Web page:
• Bondi Beach - Sydney, NSW • one of the world’s great beaches: ocean and land collide, the Pacific arrives in great foaming swells and all people are equal, as democratic as sand. • It’s the closest ocean beach to the city center (8km away), has consistently good (though crowded) waves, and is great for a rough- and-tumble swim (the average water temperature is a considerate 21°C). • If the sea’s angry, try the salt-water sea baths at either end of the beach; these are perfect for kids.• Surfers Paradise - Gold Coast, Queensland • Surfers Paradise is the heart of the Gold Coast. Many people mistakenly believe that Surfers is all there is in the Gold Coast, which isnt true at all.• Cable Beach - Broome, Western Australia • An improbable combination of colors – red from the pindan (the rust-colored dirt), the aquamarine of Roebuck Bay and the pearl white of Cable Beach’s sands – makes Broome’s landscape memorable.• Cape Tribulation • known for its beautiful beaches, ancient rain forest and mangrove forests. However, within this stunning backdrop lie deadly forces just waiting to attack you.
Great Barrier Reef – Queensland • Larger than the Great Wall of China and the only living thing visible from space, the Great Barrier Reef is one of the seven wonders of the natural world. The 2000km (1240mi) conglomeration of colorful coral stretches along the Queensland seaboard and makes for some of the most spectacular diving landscape imaginable.• Uluru (Ayers Rock) - Northern Territory • One of the world’s greatest natural attractions, this park has more to offer visitors than just the Rock. • this entire area is of deep cultural significance to the traditional owners, the Pitjantjatjara and Yankuntjatjara Aboriginal peoples (who refer to themselves as Anangu). • one of Australias most recognizable natural landmarks. The sandstone formation stands 348 m (1,142 ft.) high (rising 863 m/2,831 ft. above sea level), • Have great cultural significance for the Aṉangu people, the traditional inhabitants of the area. • Uluru is notable for appearing to change color at different times of the day and year, most notably glowing red at dawn and sunset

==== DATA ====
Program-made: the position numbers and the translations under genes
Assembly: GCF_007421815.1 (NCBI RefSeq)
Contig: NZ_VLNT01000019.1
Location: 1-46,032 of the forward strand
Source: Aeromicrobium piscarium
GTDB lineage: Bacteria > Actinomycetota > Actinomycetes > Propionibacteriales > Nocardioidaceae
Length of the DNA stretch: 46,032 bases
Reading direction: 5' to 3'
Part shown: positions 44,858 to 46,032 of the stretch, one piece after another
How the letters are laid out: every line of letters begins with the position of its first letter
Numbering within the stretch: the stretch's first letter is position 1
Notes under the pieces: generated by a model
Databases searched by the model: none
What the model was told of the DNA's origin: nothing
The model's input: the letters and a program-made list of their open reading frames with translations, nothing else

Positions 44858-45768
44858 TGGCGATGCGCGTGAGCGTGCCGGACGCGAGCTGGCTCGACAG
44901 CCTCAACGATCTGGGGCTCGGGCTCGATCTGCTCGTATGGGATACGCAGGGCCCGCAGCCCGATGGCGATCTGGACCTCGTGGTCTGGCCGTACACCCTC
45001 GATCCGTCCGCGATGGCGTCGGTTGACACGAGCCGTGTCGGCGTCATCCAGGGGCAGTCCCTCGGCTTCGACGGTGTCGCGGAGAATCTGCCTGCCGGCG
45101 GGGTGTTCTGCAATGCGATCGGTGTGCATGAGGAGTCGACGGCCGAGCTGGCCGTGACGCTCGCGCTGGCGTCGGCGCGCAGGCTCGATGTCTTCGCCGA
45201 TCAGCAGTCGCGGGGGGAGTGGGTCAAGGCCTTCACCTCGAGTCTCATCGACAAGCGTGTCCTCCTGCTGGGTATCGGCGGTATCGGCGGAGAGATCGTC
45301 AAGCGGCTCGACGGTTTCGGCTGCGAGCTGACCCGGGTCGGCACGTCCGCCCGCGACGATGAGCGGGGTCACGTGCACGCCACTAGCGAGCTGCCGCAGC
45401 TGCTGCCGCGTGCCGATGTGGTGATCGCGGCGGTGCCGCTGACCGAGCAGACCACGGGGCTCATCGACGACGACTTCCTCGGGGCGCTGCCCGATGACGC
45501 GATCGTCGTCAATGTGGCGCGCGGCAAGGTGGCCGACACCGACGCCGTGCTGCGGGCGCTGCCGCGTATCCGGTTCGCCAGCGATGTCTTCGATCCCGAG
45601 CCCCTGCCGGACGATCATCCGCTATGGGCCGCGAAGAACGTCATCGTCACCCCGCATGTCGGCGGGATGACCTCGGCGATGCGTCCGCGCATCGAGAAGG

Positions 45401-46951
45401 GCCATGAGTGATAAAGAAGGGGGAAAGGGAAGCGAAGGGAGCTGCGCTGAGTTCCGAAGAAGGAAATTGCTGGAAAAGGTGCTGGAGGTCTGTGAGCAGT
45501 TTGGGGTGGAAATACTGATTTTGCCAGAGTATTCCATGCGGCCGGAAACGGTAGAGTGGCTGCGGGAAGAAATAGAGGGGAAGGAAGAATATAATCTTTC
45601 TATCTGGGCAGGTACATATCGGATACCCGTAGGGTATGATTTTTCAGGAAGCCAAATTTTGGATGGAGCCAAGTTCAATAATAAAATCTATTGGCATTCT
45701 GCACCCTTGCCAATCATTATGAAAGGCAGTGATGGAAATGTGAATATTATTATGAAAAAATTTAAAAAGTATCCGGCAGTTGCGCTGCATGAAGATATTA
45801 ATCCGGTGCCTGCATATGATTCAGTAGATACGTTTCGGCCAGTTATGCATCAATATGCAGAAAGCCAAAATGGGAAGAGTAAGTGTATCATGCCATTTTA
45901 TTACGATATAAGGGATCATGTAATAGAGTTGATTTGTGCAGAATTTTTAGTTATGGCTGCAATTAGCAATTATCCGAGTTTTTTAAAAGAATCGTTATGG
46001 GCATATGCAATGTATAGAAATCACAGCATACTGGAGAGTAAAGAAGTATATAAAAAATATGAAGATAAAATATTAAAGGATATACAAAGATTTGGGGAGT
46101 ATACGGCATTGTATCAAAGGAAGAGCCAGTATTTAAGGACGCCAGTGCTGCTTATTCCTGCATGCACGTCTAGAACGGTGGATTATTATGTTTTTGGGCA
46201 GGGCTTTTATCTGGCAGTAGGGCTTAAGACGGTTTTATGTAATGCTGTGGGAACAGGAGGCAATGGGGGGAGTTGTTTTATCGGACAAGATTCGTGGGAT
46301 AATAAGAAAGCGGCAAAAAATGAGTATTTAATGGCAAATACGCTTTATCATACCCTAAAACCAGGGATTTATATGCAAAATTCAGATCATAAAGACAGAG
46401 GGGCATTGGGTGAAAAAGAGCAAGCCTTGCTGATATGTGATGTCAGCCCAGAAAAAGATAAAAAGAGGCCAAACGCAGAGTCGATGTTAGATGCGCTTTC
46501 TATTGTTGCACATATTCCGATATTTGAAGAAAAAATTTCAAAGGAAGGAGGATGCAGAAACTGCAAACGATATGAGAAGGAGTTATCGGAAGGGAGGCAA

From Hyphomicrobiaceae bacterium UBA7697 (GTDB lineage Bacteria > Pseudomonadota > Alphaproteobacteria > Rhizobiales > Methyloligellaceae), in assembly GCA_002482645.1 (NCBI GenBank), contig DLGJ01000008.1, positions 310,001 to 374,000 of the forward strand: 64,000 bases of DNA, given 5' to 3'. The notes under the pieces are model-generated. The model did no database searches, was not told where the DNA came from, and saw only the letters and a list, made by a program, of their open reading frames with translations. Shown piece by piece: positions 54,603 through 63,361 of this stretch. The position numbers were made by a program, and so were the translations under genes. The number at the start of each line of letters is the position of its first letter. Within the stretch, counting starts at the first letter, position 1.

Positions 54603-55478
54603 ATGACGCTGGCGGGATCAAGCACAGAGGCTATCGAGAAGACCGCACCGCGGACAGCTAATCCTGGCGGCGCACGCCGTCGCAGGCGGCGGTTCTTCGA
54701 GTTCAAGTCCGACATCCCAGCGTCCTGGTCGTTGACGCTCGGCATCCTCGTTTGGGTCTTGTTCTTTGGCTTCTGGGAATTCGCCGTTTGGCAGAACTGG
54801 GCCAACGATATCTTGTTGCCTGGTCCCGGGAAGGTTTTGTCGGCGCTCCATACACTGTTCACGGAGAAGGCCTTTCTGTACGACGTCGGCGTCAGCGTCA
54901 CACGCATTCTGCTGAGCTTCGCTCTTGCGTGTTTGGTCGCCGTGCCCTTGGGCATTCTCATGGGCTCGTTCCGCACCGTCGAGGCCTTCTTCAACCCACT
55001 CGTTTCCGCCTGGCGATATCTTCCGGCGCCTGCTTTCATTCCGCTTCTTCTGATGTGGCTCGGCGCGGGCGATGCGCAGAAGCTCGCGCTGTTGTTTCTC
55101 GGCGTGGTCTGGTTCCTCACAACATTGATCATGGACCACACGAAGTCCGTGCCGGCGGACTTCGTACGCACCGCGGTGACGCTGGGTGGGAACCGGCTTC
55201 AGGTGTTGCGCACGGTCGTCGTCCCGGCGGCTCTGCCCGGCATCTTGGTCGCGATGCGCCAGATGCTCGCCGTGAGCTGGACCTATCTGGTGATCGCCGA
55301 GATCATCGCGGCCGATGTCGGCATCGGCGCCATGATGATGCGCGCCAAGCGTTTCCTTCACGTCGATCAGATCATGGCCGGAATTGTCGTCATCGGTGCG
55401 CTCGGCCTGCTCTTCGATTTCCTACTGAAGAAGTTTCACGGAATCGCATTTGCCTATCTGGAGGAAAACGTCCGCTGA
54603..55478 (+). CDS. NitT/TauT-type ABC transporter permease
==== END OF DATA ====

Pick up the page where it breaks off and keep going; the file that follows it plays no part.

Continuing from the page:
Sydney Harbor • Stretching 20km inland to the mouth of the Parramatta River, Sydney Harbor (aka Port Jackson) is Sydney’s shimmering soul, its beaches, coves, bays, islands and waterside parks providing crucial relief from the ordeals of urban life.Kakadu - Northern Territory • The largest national park, sheltering a variety of habitats and wildlife, including saltwater crocodiles.The Kimberleys - Western Australia • Wildlife-spot in the Kimberley : emus and roos on the road, eagles overhead and crocodiles in the gorgesBlue Mountains - Sydney, New South Wales • A mountainous region in New South Wales. • Borders on Sydneys metropolitan area, its foothills starting approximately 50 kms west of the state capital The area begins on the west side of the Nepean River and extends westward as far as Coxs River. • Geologically, it is situated in the central parts of the Sydney basin. • Consisting mainly of a sandstone plateau, the area is dissected by gorges up to 760 meters (2,490 ft) deep.
Fraser Island – Queensland • local Aboriginal people call Fraser Island ‘K’Gari’, which is very fitting as it roughly translates into paradise. • a -gigantic World Heritage–listed sand bar measuring 120km by 15km and created by 800, 000 years of long shore drift. • Contains rainforests and some 40 freshwater lakes dot the landscape, and dunes (known locally as ‘sand blows’) tower up to 224m high. Off-shore, whales, dolphins, sharks and turtles can often be seen from these high points.
• Sydney Opera House – NSW • Danish architect Jørn Utzon’s competition- winning 1956 design is Australia’s most recognizable icon. • While viewed from any angle it’s architecturally orgasmic, the ferry view approaching Circular Quay is hard to beat. • Inside are six auditoriums where dance, concerts, opera and theatre are staged, plus the left-of-center Studio for emerging artists. One-hour guided tours depart half-hourly (you’ll save a few bucks if you book online). Tours employ archival video footage to help tell the story of the iconic building’s construction. A highlight is the Utzon Room, the only part of the house to have an interior designed by the great man himself.• Sydney Harbor Bridge – NSW • Dubbed the ‘old coat hanger’, it’s a spookily big object – moving around town you’ll catch sight of it in the corner of your eye and get a fright! • Vital statistics: 134m high, 502m long, 49m wide and 53,000 tones. The massive bridge links the CBD with North Sydney, crossing the harbor at one of its narrowest points.
• Gold Coast Theme Parks • Dreamworld • MovieWorld • Sea World • Wet n Wild and; • Whitewater World - Queensland• Sydney Olympic Park, • built for the 2000 Olympics - Homebush, NSW
• Bathurst 1000 Super V8 Cars Race • October each year in Bathurst, NSW• Tamworth Country Music Festival • January each year in Tamworth, NSW• Australian Tennis Open • January each year Melbourne, Victoria• Melbourne Cup Horse Racing Carnival • November each year in Melbourne, Victoria• Melbourne F1 Grand Prix • March each year in Albert Park, Melbourne, Victoria• Gold Coast SuperGP Motor Sport Carnival • October each year in Surfers Paradise, Queensland.